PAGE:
Time & Attendance
Prevent Call Outs
Implementation & Launch
By Andie Burjek
May. 8, 2018
With the opioid epidemic costing employers upward of $18 billion a year in medical expenses and lost productivity, one company is offering a remedy to get excess drugs out of employees’ hands.
Safe disposal of the drugs could help as a preventive benefit to combat the opioid epidemic, according to Meg Moynihan, marketing program strategist at waste management company Stericycle Environmental Solutions.
“I think there’s increasing awareness on the corporate sector of the value of providing employees with safe and secure medication disposal,” she said. “It’s a logical counterpart to pharmacy benefits programs.”
In September 2014, the U.S. Drug Enforcement Administration released new regulations for the disposal of pharmaceutical controlled substances, thus allowing authorized organizations such as Stericycle to collect the substances from people through a prepaid mail-back program.
A mail-back program offers advantages for employers, said Moynihan. They do not incur any liability or have to register with the DEA, and there are few barriers to entry.
It’s still relatively unusual in the employer setting because the DEA regulations are so recent, she added. Currently, Stericycle’s customer base for the envelopes primarily consists of retail pharmacies and several other types of retail customers like big-box stores and discount stores.
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Anyone in the workplace, including HR managers, can purchase prepaid envelopes and distribute them to employees, who receive no financial or other incentives to participate. The plastic envelope can hold up to 8 ounces of medication including liquids. Employees put their extra medication in the unmarked, prepaid envelope and send it, and once the envelope is received, the drugs are destroyed along with its contents.
Even though people are encouraged to black out their names or other personal information on a label for privacy reasons, the envelopes are not opened unless there are extenuating circumstances, said Moynihan.
“There’s anonymity in the content and where they came from,” she said.
Although the program won’t stop addicted people from consuming the extra medication, it can help create a culture where people regularly clean out their medicine cabinet with a secure option to dispose of the drugs, she added.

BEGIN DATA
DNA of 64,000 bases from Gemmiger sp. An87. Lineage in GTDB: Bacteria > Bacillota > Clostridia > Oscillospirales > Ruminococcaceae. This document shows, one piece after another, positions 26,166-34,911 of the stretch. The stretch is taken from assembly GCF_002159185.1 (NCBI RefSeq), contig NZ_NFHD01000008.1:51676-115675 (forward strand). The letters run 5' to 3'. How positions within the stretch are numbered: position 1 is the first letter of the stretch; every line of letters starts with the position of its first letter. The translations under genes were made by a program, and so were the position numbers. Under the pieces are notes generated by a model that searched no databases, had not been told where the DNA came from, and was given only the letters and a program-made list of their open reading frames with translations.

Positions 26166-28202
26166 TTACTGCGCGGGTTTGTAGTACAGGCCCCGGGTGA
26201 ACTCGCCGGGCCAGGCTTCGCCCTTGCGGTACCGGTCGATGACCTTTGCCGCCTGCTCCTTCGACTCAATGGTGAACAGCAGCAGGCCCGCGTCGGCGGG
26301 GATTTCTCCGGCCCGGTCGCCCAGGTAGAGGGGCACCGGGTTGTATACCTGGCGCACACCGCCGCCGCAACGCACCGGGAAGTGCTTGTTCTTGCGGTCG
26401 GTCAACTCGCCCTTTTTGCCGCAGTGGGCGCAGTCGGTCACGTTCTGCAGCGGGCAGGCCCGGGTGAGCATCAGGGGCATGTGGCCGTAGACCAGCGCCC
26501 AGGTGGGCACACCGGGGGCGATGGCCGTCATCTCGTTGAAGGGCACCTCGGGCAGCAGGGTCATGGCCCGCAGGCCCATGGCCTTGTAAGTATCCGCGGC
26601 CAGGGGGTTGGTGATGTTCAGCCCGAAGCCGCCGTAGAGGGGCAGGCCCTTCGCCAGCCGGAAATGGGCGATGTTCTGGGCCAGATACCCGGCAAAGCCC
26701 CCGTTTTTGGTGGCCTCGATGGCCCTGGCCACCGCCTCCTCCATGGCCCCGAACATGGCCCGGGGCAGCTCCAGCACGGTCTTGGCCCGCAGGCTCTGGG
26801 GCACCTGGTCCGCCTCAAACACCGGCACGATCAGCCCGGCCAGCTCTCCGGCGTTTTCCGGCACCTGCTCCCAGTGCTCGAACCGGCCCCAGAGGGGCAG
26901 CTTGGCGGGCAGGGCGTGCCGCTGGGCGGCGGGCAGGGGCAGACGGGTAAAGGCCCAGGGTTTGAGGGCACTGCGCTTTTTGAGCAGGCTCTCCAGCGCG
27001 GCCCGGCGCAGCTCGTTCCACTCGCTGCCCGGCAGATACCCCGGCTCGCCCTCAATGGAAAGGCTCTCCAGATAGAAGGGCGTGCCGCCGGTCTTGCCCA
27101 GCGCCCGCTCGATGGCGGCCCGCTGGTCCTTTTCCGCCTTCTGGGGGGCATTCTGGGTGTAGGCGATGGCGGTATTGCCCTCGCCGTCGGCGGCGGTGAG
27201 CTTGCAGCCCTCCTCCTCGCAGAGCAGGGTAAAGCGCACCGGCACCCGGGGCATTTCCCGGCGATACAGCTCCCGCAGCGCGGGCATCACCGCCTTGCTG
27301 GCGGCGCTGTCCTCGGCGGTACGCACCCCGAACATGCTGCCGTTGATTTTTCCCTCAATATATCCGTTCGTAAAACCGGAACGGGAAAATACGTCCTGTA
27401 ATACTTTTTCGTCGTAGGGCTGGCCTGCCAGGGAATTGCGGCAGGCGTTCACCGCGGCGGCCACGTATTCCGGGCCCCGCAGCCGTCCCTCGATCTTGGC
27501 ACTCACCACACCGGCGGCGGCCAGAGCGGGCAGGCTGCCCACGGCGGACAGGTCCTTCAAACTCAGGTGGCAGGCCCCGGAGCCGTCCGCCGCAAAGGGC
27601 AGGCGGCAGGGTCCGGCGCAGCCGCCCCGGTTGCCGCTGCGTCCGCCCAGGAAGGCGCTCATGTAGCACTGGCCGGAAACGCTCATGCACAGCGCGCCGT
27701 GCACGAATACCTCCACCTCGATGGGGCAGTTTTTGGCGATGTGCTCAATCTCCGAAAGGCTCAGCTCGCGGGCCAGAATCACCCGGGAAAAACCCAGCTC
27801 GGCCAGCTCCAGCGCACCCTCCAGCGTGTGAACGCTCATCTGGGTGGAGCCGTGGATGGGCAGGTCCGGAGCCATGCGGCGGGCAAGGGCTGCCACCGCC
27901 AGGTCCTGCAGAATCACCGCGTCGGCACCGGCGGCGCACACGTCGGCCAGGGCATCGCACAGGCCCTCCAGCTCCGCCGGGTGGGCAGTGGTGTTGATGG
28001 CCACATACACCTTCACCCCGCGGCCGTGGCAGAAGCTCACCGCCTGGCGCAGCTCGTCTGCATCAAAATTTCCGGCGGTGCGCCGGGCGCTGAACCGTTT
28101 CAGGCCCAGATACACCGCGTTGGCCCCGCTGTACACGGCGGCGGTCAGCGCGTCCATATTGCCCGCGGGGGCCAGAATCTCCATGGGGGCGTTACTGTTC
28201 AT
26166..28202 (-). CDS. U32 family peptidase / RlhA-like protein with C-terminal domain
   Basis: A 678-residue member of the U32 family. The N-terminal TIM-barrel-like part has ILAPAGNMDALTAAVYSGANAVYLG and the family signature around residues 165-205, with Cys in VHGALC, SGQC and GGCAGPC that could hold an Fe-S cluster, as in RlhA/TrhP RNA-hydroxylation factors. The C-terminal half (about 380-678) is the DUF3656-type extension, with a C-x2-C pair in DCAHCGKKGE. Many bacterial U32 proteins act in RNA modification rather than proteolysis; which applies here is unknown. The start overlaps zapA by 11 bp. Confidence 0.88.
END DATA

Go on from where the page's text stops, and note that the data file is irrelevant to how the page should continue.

Adopting such a culture can help considering how often people misuse drugs they obtained from friends or family members. The 2013 and 2014 National Survey on Drug Use and Health found that 50.5 percent of people who misuse prescription medication got them from a friend or relative for free, according to the Substance Abuse and Mental Health Services Administration. Additionally, 22.1 percent got them from a doctor.
There are also environmental benefits, Moynihan added. Certain opioid and non-opioid medication can pose environmental dangers if people dispose of them on their own by throwing them in the trash or flushing them down the drain.
“We look at drug takeback as a preventative measure in combatting the opioid epidemic, and certainly there are plenty of other critical tactics for addressing the crisis at all stages downstream,” said Moynihan, who noted the program is a success, though she couldn’t quantify it with numbers.
Employers play a vital role in the fight against opioid overdoses, said Maureen Vogel, spokeswoman for the National Safety Council, a nonprofit organization that promotes health and safety. There are many other preventive measures companies can take, she added. The council, for its part, created the Prescription Drug Employer Kit to give companies the tools and resources to address the opioid epidemic.
“Many employers are implementing comprehensive policies around opioid misuse, including employee education and supervisor training around how to spot the signs of potential misuse and where to go to get help,” she said.
Andie Burjek is a Workforce associate editor. Comment below or email email@example.com.
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